Taliban hunt Wikileaks outed Afghan informers
By Jonathan Miller
Updated on 30 July 2010
http://www.channel4.com/news/articles/uk/taliban+hunt+wikileaks+outed+afghan+informers/3727667.html

EXHIBIT B:
... David Leigh and Luke Harding's history of WikiLeaks describes how journalists took Assange to Moro's, a classy Spanish restaurant in central London. A reporter worried that Assange would risk killing Afghans who had co-operated with American forces if he put US secrets online without taking the basic precaution of removing their names. "Well, they're informants," Assange replied. "So, if they get killed, they've got it coming to them. They deserve it." A silence fell on the table as the reporters realised that the man the gullible hailed as the pioneer of a new age of transparency was willing to hand death lists to psychopaths ...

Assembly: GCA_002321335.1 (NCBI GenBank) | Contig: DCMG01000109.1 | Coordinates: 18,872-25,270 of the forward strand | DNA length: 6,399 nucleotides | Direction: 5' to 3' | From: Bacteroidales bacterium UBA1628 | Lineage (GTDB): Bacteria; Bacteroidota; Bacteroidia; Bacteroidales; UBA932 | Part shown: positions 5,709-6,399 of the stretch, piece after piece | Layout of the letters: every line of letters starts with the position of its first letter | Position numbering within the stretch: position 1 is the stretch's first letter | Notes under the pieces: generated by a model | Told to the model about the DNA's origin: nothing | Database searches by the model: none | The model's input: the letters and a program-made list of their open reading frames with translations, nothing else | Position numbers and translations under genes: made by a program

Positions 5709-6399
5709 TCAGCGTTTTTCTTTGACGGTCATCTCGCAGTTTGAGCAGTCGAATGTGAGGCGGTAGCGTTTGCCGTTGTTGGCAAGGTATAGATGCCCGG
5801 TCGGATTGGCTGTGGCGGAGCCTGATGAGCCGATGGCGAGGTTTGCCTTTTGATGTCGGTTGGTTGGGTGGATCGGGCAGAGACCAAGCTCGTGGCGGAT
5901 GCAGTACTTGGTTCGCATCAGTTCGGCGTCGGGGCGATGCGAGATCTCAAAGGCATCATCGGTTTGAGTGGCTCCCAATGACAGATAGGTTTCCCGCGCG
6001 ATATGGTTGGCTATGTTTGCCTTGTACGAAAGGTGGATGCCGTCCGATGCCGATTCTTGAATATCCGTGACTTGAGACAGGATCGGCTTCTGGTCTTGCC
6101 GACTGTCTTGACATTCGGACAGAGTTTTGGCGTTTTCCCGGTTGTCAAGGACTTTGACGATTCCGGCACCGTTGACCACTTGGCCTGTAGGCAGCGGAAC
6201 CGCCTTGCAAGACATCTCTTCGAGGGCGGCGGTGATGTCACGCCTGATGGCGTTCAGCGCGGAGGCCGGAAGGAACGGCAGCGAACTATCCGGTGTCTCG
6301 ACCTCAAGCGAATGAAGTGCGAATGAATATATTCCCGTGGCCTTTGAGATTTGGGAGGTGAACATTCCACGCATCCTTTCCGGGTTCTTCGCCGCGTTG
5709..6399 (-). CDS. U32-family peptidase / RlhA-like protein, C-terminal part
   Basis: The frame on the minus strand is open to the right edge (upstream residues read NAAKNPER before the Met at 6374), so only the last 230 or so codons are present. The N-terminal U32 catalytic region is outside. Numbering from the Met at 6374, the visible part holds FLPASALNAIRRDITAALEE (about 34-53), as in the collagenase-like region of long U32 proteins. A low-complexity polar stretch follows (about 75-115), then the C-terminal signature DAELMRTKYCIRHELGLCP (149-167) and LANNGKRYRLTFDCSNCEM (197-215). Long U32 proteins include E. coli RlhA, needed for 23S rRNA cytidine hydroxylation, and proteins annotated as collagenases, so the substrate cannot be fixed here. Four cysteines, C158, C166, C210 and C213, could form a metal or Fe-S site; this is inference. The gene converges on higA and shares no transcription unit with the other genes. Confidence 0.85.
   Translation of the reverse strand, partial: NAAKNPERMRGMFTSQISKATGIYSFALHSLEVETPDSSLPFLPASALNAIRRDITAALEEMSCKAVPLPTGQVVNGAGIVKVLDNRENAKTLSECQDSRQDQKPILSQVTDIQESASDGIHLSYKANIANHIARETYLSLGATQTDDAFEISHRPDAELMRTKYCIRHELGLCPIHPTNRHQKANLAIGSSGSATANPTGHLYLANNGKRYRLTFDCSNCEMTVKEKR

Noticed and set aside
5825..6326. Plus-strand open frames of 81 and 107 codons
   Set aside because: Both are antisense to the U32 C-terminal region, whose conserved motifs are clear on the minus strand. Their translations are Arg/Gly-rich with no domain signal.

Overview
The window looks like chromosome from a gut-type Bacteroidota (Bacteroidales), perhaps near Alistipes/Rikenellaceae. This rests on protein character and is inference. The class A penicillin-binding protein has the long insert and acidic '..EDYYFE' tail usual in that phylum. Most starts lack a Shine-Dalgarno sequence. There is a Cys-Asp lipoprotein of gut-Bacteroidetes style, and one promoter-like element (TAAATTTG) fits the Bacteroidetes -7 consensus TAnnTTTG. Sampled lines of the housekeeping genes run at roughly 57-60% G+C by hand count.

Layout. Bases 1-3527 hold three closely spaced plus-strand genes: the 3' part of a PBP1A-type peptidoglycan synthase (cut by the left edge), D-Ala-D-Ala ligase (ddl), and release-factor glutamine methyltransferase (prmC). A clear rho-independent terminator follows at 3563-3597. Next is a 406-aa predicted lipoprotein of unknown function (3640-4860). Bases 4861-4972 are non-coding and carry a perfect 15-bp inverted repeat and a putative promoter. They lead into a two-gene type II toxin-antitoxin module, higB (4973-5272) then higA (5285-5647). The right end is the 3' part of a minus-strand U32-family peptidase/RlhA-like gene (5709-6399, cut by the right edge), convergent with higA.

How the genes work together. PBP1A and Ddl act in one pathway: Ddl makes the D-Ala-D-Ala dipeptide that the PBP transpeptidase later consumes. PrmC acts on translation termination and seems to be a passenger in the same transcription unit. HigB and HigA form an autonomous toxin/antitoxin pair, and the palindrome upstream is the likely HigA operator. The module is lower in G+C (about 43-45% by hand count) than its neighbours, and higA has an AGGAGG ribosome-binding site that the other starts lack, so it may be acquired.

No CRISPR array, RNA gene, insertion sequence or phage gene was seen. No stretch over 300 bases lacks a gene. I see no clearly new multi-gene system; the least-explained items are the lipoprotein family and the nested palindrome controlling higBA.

The treachery of Julian Assange
The WikiLeaks founder, far from being a champion of freedom, is an active danger to the real seekers of truth

Nick Cohen
The Observer, Saturday 17 September 2011
www.guardian.co.uk/commentisfree/2011/sep/18/julian-assange-wikileaks-nick-cohen

EXHIBIT C:
... After the Afghan War Logs, Julian declared, chillingly, ‘I’m not scared to make mistakes or be blamed, or even accidentally cause harm in the cause of justice’ ...

The War On Secrets
December 6, 2010 by Isabelle Fraser
http://isismagazine.org.uk/2010/12/the-war-on-secrets/

II. FROM EXCERPT IN OP:
... Then came those stories of his wayward and lordly way with the whole Wikileaks organization. Supporters found him arrogant and self-centered ...